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2015 HSR&D/QUERI National Conference Abstract

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3061 — The Burden of Central Nervous System Polypharmacy in Iraq and Afghanistan Veterans: Prevalence and Associated Risks

Song K, STXVHCS; Collett G, UTHSCSA; Jaramillo C, UTHSCSA; Potter JS, UTHSCSA; Finley EP, STXVHCS; Pugh MJ, STXVHCS;

The increased use of central nervous system (CNS) acting medications has been associated with serious adverse outcomes such as overdose and suicide related behavior (SRB) in military personnel deployed in support of the wars in Iraq and Afghanistan. The extent and impact of prescribing multiple CNS drugs in this cohort has not been studied. The purpose of this study was to identify the burden of CNS polypharmacy in Iraq and Afghanistan Veterans (IAV), identify associated characteristics, and adverse outcomes.

This cross-sectional observational study used national inpatient and outpatient data of IAV (N = 311,400) who received care from the Veterans Healthcare Administration (VA) during fiscal year 2011. CNS polypharmacy was defined as five or more CNS acting medications. Demographic and clinical characteristics associated with CNS medication use, overdose, and suicide related behavior (SRB) were identified and controlled for using logistic regression models.

27,273 (8.8%) of IAV had CNS polypharmacy; 561 (0.2%) had overdose, and 4229 (1.4%) had SRB. Those with only posttraumatic stress disorder (PTSD) (AOR 6.47, 99% CI 5.93-7.05), only depression (AOR 6.45, 99% CI 5.89-7.07), comorbid PTSD and depression (AOR 13.23, 99% CI 12.21-14.34), and comorbid traumatic brain injury, PTSD and depression (AOR 15.62, 99% CI 14.27-17.07) had the highest odds of CNS polypharmacy. After controlling for these comorbid conditions, CNS polypharmacy was significantly associated with drug overdose (AOR 4.07, 95% CI 3.13-5.30) and suicide related behavior (AOR 4.05, 95% CI 3.68-4.44).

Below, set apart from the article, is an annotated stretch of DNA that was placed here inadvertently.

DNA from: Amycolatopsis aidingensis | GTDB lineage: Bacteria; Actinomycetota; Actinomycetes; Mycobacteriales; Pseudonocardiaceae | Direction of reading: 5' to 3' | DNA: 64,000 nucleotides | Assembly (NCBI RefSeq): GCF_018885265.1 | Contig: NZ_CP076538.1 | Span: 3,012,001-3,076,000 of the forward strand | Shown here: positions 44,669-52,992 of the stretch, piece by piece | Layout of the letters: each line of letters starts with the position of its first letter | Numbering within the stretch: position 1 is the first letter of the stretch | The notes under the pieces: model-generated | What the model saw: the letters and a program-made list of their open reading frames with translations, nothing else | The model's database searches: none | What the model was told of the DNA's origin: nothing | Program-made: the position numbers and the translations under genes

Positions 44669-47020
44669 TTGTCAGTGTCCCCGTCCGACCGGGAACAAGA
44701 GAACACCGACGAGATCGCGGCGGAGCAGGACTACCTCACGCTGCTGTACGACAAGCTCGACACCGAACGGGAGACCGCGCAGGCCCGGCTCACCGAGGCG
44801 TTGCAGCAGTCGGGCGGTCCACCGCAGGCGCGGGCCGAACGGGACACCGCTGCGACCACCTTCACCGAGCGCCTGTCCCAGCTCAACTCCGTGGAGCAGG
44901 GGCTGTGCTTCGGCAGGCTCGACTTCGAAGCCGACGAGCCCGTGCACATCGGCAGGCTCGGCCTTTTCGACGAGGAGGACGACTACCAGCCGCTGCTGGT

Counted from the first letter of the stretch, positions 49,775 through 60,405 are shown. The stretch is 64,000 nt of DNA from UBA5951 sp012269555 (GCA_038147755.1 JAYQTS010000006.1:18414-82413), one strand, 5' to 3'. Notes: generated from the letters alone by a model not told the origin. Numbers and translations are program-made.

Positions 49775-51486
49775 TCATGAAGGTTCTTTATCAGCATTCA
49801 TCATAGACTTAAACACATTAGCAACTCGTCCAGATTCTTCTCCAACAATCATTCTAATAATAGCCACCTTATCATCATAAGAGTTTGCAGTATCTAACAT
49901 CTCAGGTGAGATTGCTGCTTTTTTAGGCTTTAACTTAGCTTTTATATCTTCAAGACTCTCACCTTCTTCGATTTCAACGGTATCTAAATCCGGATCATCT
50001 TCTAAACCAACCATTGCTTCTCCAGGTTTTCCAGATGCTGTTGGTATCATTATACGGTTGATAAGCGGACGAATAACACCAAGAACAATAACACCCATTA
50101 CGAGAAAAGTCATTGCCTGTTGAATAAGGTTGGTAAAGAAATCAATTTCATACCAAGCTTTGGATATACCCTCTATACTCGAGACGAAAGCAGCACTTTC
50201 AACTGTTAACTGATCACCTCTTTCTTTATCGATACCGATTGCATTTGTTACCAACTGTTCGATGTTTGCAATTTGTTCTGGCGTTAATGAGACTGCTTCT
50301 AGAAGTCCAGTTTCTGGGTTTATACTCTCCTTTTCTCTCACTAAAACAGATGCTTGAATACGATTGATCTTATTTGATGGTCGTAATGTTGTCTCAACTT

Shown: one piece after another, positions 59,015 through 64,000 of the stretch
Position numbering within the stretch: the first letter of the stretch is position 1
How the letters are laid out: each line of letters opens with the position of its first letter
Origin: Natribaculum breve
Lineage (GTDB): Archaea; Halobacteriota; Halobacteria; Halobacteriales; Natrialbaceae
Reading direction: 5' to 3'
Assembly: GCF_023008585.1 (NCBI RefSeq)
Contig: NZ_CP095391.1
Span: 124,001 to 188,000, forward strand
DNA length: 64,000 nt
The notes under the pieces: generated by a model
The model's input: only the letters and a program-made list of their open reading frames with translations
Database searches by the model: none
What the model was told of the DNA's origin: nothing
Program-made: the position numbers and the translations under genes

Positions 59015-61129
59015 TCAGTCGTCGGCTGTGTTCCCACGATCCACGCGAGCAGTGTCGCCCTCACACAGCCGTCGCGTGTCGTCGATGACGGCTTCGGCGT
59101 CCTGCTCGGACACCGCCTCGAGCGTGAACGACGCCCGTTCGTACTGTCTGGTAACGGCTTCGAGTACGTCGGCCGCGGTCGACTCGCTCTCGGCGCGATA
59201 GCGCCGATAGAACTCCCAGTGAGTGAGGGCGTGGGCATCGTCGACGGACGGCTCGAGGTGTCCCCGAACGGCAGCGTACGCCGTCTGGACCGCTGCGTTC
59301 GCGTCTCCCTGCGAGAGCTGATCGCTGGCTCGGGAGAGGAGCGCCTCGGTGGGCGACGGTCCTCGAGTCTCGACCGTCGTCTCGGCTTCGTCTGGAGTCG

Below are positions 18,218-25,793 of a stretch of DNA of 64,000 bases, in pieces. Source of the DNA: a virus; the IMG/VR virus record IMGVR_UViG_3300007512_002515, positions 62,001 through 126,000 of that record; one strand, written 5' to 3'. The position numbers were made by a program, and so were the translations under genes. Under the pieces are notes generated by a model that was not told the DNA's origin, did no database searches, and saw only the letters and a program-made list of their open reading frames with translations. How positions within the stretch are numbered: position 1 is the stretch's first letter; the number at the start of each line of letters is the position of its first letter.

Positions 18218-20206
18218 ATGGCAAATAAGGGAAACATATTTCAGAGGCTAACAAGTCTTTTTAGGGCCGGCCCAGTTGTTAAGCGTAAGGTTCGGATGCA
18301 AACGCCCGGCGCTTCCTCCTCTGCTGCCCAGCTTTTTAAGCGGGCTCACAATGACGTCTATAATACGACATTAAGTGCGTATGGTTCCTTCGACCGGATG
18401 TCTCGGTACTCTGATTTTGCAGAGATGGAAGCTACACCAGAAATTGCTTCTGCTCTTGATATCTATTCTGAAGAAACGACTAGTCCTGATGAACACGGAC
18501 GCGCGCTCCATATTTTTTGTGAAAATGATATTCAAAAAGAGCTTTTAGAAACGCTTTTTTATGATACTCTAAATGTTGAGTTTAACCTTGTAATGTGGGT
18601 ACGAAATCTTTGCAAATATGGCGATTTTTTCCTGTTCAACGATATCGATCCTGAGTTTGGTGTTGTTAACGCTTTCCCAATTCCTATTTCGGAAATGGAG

CNS polypharmacy was independently associated with drug overdose and suicide related behavior. These novel findings suggest that CNS polypharmacy may increase morbidity and mortality among this relatively young patient population of Veterans.

If CNS polypharmacy is causally related to risk, preventing the concomitant use of five or more CNS acting agents in the IAV population may reduce drug overdose by a factor of roughly 4.07 and SRB by a factor of roughly 4.05. The VA can leverage Clinical Data Warehouse capabilities to develop algorithms identifying individual Veterans at risk for drug overdose and suicide related behavior. These findings may lead to specific patient-centered interventions improving individual and facility-level outcomes for the Veterans healthcare system.